Credit-Specific Opportunities Are Still Widespread
YoY Change In Spreads Among Select Industries

Source: Artisan Partners/ICE BofA US High Yield. As of 31 Jan 2021. Spreads based on spread to worst basis. Industries are represented by constituents in the ICE BofA US High Yield Index.

Then, too, there remain options beyond high yield bonds and across the capital structure—e.g. leveraged loans. The strong 2020 performance for high yield bonds has caused the yields for bonds and loans to diverge, leaving little carry differential between the two asset classes. This means some investors can limit their interest-rate sensitivity, pick up more structural seniority and generate additional yield by rotating from high yield bonds into loans. And in fact, we are starting to see some of this play out in the market. Consider: Each new round of COVID stimulus has been met with higher interest rates and inflation expectations. As a result, the asset class experienced its strongest stretch of inflows since January 2017 over 2021’s first six weeks as long-term rates have risen 50bps.

Identifying Value Across the Capital Structure
Comparing Yields: High Yield Bonds vs Leveraged Loans
Source: Artisan Partners/ICE BofA/JPMorgan. As of 31 Jan 2021. Past performance is not a reliable indicator of future results.

Headlines may decry the absence of opportunities for yield in the market, but for the discerning student of credit markets, that clearly is far from the case—even after an unprecedented year of monetary policy like 2020.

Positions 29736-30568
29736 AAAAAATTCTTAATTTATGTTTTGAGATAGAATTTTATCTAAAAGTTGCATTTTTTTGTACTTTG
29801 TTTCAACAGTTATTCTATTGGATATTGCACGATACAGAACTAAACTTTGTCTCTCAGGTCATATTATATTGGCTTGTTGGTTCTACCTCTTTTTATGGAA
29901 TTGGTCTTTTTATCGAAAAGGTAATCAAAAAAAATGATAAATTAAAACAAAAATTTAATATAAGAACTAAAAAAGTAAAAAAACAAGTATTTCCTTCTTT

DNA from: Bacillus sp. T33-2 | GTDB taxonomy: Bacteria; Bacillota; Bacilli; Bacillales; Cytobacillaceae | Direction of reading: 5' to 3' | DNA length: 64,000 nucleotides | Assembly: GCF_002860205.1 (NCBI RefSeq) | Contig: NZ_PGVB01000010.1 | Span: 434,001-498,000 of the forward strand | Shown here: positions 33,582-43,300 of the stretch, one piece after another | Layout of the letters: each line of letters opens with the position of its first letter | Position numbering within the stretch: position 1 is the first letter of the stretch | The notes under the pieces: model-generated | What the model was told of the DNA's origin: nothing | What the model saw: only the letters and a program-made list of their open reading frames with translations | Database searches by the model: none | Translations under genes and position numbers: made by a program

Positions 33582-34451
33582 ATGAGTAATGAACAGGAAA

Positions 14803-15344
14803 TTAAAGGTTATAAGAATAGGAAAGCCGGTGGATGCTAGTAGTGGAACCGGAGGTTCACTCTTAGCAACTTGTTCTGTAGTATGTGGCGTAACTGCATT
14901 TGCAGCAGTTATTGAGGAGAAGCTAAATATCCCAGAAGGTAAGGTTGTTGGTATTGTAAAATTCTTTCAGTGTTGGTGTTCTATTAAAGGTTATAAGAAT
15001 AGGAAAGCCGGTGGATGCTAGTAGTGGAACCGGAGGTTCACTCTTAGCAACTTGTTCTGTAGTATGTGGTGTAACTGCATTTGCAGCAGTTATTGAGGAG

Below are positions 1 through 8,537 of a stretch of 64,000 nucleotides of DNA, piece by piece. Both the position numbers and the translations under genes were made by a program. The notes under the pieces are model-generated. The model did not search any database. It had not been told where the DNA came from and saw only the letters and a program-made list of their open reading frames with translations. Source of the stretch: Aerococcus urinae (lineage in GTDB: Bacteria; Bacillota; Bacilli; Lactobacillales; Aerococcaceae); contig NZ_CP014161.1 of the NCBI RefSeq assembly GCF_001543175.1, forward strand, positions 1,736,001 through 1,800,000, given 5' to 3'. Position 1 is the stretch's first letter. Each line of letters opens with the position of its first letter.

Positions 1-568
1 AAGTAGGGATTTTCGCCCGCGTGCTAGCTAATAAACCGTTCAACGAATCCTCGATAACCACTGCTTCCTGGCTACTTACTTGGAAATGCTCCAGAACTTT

ICE BofAML US High Yield Index measures the performance of below investment grade $US-denominated corporate bonds publicly issued in the US market. J.P. Morgan Leveraged Loan Index is a market-weighed index that mirrors the investable universe of the US dollar denominated leveraged loan market. FTSE US 10-Year Treasury Index is an average of the last six 10-Year Treasury bond month-end rates. ICE BofA US Corporate Index tracks the performance of US dollar denominated investment grade corporate debt publicly issued in the US domestic market. J.P. Morgan Emerging Markets Bond Index Global Diversified tracks total returns for U.S. dollar denominated debt instruments issued by emerging market sovereign and quasi-sovereign entities. MSCI US REIT Index is a free float-adjusted market capitalization weighted index that is comprised of equity Real Estate Investment Trusts (REITs). S&P® 500 High Dividend Index is designed to measure the performance of the top 80 high dividend-yielding companies within the S&P 500® Index, based on dividend yield. Alerian MLP Index is a capped, float-adjusted, capitalization-weighted index, whose constituents earn the majority of their cash flow from midstream activities involving energy commodities.